pop - past, present, and future, and from all over the globe." My kind of magazine! This comes via Mister Pants
, who deserves major props for hosting the opening credits
from Sherwood Shwartz's Saturday morning sitcom Big John, Little John
. I used to watch this, even though it was a piece of crap. That theme song and credits sequence was mesmerizing.
Jewel Box Redistribution
, the newest scrubbles.net mix disc, is ready to go. Everyone who gets one also gets a free, old skool chunky jewel box from my own personal collection (chunky jewel boxes have to be the most inelegantly designed things ever made, all hard angles that stick into your fingers, but I digress). Mellow songs from roughly 1967-71 call to mind couples walking though a field, picking petals off a daisy. Harpsichords aplenty. Some of the selections have odd, quasi-psychedelic elements, like Elvis Presley's "Edge of Reality"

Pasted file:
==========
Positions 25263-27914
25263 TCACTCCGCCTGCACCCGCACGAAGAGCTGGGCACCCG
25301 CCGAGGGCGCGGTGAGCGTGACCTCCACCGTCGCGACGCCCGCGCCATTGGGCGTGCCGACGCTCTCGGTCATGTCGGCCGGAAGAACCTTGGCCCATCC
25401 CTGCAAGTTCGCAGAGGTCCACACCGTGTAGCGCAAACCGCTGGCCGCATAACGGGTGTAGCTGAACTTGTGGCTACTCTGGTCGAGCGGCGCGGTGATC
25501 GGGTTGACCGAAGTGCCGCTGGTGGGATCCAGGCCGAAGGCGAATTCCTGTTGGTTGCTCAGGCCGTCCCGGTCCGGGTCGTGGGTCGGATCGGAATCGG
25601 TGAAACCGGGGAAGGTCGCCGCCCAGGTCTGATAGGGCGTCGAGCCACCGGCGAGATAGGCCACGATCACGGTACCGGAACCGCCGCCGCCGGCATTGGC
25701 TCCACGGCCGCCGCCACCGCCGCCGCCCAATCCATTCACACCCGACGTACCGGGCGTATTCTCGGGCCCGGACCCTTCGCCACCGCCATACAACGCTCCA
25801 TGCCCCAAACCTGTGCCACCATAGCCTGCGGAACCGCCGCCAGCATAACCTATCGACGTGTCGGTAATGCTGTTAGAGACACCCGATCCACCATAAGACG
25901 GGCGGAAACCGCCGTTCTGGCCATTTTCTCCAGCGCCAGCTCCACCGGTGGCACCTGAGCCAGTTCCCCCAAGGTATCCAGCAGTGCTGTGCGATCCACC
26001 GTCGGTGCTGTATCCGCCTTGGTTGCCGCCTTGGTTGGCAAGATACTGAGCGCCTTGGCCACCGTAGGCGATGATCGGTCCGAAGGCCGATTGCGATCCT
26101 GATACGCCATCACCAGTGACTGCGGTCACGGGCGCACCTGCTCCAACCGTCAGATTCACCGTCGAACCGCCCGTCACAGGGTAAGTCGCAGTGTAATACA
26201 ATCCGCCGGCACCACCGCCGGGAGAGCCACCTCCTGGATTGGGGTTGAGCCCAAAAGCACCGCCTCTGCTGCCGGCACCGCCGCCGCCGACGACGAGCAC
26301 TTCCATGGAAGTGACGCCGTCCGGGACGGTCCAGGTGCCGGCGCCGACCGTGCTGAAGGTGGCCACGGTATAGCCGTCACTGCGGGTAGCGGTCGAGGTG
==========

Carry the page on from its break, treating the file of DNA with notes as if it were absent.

Nick Drake Made To Love Magic
- nicely done promotional site for a new rarities collection.
I'd Give It a 10, Dick
A Million Love Songs
promises several gems of indisputably sing-in-the-shower POP a day in weblog format. Looks cool -- how could it go wrong when Max
"Hippest High School Teacher in America" Jones
is one of the contributors. Tip: download late at night and you won't have as many problems.
Coolness. The iTunes music store now has a treasure trove of rare early Motown singles
from 1959-62. Sure, you know the Temptations and the Miracles -- but what about the Satintones? Or Mabel John? Or Henry Lumpkin?
is another site where you can upload an iTunes or WinAmp library to share and compare with other people. Similar to the Internet iTunes Registry